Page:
Maria Gabriela DeOliveira was thrilled to be accepted into the Connell School’s undergraduate nursing program. It had been her top choice. But DeOliveira, who lives in Plymouth, Massachusetts, was worried about making connections with fellow students and faculty, as she had in high school. “I really wanted to find a place where I belonged and that would provide support through my first year,” she said.
So after learning about the Seacole Scholars program, a new intentional living and learning community for select first-year nursing students, DeOliveira, who is known as Gabby, was intrigued—with reason, it turns out. “Seacole Scholars has definitely helped me find a solid group of friends that I go to class with and collaborate with outside of class,” she said in January. “As students of color, we have similar experiences, so we can really connect.”
Launched at the start of the current academic year, the program is exploring whether living, studying, and working together as a small group will increase a sense of belonging among students of diverse racial, ethnic, and socioeconomic backgrounds—and help them transition smoothly to college life. Connell School leaders hope the community support, coupled with academic skill building, mentoring, and access to campus resources, will help students thrive during their challenging first year, positioning them for future success.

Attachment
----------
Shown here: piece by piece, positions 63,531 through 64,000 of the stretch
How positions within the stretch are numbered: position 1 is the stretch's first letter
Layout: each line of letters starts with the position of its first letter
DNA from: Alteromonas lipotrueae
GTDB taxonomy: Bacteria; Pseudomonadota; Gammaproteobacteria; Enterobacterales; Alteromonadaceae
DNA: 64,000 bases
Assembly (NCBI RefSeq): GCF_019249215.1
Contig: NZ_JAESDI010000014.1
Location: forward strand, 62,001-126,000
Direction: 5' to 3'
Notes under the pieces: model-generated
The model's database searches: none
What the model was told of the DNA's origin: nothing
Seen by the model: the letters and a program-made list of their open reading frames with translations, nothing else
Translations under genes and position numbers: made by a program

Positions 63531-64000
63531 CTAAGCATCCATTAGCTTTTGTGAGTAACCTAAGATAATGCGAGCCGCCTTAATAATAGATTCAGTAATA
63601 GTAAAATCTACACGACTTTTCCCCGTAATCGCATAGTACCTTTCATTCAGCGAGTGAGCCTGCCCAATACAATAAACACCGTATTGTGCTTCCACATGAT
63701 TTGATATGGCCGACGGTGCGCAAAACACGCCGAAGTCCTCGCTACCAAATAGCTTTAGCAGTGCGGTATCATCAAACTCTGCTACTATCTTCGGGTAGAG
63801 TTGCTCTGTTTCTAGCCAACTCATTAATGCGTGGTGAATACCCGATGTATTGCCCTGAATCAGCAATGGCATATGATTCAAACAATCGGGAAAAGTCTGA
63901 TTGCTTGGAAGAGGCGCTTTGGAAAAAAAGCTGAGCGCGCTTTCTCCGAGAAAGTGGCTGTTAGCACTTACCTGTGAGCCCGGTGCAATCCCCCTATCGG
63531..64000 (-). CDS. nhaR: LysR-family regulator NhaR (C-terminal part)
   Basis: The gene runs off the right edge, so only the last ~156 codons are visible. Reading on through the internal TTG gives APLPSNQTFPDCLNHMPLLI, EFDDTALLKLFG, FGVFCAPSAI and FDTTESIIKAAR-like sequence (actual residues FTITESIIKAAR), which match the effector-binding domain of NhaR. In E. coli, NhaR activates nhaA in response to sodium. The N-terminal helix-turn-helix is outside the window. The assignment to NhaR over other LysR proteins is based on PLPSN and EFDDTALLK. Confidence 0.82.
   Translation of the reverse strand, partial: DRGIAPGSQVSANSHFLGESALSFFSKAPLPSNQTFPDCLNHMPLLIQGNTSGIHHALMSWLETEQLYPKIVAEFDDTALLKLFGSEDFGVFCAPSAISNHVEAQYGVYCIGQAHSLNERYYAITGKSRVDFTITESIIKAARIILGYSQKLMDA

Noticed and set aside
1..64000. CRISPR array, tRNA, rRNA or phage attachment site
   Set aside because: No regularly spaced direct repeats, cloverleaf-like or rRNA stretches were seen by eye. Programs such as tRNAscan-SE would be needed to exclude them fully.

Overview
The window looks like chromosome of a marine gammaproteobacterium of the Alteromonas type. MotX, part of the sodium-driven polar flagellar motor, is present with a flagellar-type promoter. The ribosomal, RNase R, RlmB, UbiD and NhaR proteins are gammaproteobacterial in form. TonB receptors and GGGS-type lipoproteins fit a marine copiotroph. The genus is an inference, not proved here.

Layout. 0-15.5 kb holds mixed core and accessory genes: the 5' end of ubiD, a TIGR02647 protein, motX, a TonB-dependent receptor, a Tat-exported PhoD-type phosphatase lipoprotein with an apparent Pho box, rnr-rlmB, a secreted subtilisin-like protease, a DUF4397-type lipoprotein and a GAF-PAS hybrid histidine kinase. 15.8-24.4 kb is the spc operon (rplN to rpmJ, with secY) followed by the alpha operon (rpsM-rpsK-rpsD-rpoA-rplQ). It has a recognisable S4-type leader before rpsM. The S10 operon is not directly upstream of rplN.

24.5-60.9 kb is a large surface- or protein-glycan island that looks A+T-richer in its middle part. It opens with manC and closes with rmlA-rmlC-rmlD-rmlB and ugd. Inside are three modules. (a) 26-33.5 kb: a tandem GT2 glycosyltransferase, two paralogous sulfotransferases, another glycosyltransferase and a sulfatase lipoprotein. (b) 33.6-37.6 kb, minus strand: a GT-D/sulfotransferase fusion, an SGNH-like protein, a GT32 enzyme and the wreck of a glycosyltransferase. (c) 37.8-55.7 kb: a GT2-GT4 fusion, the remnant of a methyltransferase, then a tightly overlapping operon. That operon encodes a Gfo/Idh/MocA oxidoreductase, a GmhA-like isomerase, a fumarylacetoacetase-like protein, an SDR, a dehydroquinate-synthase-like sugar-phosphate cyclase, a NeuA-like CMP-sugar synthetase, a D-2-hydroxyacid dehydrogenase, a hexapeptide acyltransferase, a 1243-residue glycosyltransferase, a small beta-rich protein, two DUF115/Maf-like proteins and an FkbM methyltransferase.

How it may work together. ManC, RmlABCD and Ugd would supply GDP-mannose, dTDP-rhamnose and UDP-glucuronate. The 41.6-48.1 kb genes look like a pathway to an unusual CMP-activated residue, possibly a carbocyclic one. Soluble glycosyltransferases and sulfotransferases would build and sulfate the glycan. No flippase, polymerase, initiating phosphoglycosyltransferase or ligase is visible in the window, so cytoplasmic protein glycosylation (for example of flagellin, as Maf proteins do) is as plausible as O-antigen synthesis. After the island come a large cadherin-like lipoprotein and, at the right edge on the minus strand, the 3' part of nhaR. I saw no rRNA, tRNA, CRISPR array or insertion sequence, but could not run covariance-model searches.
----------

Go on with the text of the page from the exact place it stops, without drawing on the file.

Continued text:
“There’s a lot of research showing that students with a greater sense of belonging have a greater chance of graduating college and [that it] even has a positive impact on their well-being,” says Julianna González-McLean, assistant dean of Student Services, Diversity, and Inclusion, who developed Seacole Scholars with Colleen Simonelli, associate dean for Undergraduate Programs and a clinical professor.
Open to students of color, first-generation college students, and participants in the Montserrat Program (for students with the greatest financial need), Seacole Scholars reflects the school’s long-term goal of increasing diversity and inclusion, both at Connell and in the nursing profession (see sidebar). The program is one of BC’s first research projects deliberately rooted in formative education, a Jesuit, Catholic approach that emphasizes examination of one’s intellectual, emotional, interpersonal, and spiritual development.
Conversations and emails with the seven inaugural Seacole Scholars this winter and spring—before and after the COVID-19 pandemic sent students home to finish the semester remotely—suggest the program has exceeded expectations. It provides a nurturing community of friends and faculty to rely on—whether in person or online.
“During this anxious time, Seacole Scholars has been very beneficial for me,” Boston resident Sabrina Ng wrote in early April. “I can relax and talk about my academics or life at home with a group of people who can relate.” Karen Aldana, of Everett, Massachusetts, added, “If anything, my feelings about the program are even more positive [since going home].”